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Discussion Starter · #1 · (Edited)
Hi,

New here and just stumbled across your forum.

This evening we noticed something splashing around in our pond, and rescued a young, thoroughly soaked woodpigeon. A parent was in a tree nearby but flew off as soon as we appeared. The youngster was so cold and disorientated he couldn't even stand. My hubby keeps pigeons anyway, so we put him in our "sick bird" box, well wrapped in some hay and left him a while, thinking the shock might be too much for him. In the meantime, hubby climbed up the sycamore tree where we think the nest is, but couldn't get high enough to find it. Besides, he'd likely fall out again anyway! We have cats and a lot of local foxes, so leaving him out is not really a safe option.

We checked on him after an hour and he was up and walking around, flapping in defence when he tried to pick him up. He looks to be around the 18 day mark, according to the very helpful photos on their development I have found on this site. He has full feather (no trace of yellow down), but is not feeding himself or flying yet. I have raised a young woody before, but passed to a local lady with an aviary once he got to flying stage, and she prepared for his release. She has since given this up due to other commitments. My only other local option is RSPCA and unfortunately I don't think they seem very geared up for wildlife. We are in Cornwall.

I was wondering, as we have a number of pet pigeons ourselves (both ex-racers and fancy varieties), who are let out daily to free-range in the garden, would we be able to "rehabilitate" the youngster into flying alongside them once he is old enough? He could choose to go back to the wild population here or stay with our pet birds.

In the meantime he is getting a "soup" of small grained pigeon mix, with a "syringed" water chaser, and has food in his box incase he decides its time to start helping himself.

Any advice much appreciated,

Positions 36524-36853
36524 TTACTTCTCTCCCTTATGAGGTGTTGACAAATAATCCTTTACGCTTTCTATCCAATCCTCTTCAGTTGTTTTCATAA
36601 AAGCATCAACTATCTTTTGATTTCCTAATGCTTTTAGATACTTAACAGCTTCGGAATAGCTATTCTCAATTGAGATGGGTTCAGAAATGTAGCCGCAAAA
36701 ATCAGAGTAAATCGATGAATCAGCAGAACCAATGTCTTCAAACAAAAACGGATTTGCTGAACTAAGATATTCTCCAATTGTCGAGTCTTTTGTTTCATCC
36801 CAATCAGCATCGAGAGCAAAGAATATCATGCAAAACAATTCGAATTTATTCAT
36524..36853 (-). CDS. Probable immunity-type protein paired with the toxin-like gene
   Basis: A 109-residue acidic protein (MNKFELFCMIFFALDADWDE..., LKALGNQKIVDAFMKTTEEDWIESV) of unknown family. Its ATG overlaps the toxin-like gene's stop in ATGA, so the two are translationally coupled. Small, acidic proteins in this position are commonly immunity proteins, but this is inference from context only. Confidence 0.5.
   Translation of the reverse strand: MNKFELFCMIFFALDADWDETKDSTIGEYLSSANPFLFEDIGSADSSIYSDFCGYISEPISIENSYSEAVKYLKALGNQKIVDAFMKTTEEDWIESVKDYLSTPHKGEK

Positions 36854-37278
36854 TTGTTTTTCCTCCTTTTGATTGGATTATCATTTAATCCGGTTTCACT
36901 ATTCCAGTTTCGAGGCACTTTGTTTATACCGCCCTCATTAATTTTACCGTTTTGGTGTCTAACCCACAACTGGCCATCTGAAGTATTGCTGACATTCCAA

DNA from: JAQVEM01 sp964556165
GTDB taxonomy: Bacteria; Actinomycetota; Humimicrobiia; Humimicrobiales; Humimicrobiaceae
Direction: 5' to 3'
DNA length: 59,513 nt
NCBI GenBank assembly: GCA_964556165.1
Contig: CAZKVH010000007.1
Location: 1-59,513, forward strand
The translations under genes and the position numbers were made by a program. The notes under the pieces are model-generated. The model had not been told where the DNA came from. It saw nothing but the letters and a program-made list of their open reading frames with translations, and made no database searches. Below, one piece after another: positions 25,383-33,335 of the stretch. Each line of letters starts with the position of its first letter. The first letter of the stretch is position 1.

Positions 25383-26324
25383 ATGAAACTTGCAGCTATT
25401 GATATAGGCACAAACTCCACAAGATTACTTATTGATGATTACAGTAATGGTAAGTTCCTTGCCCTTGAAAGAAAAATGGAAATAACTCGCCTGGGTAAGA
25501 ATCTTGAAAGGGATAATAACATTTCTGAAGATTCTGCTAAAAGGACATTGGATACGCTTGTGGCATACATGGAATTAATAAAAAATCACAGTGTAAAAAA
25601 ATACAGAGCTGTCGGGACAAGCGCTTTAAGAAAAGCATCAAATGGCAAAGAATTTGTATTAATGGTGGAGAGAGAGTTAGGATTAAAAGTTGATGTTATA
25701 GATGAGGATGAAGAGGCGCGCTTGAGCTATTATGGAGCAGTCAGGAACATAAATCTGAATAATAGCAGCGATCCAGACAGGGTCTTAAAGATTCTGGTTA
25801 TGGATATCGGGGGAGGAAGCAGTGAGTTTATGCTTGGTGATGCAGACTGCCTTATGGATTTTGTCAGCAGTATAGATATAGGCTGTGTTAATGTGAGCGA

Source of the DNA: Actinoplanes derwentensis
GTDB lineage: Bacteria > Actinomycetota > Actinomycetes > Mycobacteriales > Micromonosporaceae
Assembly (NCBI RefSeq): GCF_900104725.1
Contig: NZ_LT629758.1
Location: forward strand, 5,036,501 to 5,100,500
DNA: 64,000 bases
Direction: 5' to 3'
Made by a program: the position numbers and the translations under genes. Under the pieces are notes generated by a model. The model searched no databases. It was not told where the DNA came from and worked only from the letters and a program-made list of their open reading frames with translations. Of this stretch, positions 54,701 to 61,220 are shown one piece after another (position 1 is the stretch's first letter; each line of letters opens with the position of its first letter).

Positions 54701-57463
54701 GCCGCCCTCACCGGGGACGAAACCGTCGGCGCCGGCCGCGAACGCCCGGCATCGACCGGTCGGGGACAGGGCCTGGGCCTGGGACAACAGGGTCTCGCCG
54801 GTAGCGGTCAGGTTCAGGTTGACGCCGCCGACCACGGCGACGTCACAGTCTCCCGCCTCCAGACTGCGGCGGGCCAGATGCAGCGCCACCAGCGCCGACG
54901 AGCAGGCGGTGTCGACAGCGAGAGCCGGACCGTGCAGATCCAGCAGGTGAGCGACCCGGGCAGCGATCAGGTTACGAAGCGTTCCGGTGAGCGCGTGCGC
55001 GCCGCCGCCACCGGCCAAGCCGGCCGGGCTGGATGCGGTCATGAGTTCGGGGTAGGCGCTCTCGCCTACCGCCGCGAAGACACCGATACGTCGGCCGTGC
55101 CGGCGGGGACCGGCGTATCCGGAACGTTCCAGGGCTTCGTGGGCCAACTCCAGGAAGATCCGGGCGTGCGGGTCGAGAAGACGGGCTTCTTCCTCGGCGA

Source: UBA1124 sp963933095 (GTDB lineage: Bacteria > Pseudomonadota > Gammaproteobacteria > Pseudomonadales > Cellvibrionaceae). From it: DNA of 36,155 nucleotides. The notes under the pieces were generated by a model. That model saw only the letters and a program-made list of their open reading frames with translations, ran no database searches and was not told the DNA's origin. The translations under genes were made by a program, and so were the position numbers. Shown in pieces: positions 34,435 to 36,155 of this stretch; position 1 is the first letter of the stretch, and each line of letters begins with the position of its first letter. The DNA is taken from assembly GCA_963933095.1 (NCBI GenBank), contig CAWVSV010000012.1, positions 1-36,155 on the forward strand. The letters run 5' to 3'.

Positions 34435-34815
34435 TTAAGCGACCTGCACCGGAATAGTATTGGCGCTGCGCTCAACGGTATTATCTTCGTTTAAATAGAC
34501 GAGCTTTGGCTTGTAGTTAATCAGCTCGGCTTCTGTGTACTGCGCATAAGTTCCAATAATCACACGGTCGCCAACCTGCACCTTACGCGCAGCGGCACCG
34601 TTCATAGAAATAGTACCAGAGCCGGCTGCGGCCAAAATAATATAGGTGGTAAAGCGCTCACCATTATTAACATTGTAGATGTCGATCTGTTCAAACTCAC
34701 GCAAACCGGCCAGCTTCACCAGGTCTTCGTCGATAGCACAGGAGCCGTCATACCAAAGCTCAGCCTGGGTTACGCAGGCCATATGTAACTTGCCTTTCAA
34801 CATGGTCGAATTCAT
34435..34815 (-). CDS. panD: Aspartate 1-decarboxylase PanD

Thank you
 

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I was wondering, as we have a number of pet pigeons ourselves (both ex-racers and fancy varieties), who are let out daily to free-range in the garden, would we be able to "rehabilitate" the youngster into flying alongside them once he is old enough? He could choose to go back to the wild population here or stay with our pet birds.
Actually, that sounds like a good idea. I would usually advise racers to take a juvenile woodie to a sanctuary where they could mix with other woodies before release, but the only one I know of in Cornwall is:

Mousehole Bird Hospital
Raginnis Hill
Mousehole
Penzance
Cornwall
TR19 6SR

Telephone: 01736 731386

http://www.mouseholebirdhospital.org.uk/

We have our woodies in with our other pigeons (ferals, ex-racers, collared doves and a single fancy one).

You can try defrosting peas and corn in boiling water and feeding those to him by and, he should learn to eat those on his own very quickly.

Cynthia
 

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Discussion Starter · #3 ·
Thanks for reply.

I had never thought of the corn and peas trick. I have watch our own young pigeons trying to pick up dry maize and pigeon peas and they always find them so fiddly to start with. I'm sure thats why "squeakers" go on begging from their parents even when they are old enough to be feeding themselves - it must be like trying to pick up marbles with chop-sticks!

I'll see how he goes. Thanks for the tip about the Mousehole sanctuary. They are quite a way from us so I might try to get him flying with our birds, but can always use them as a back-up.

Thanks :)
 
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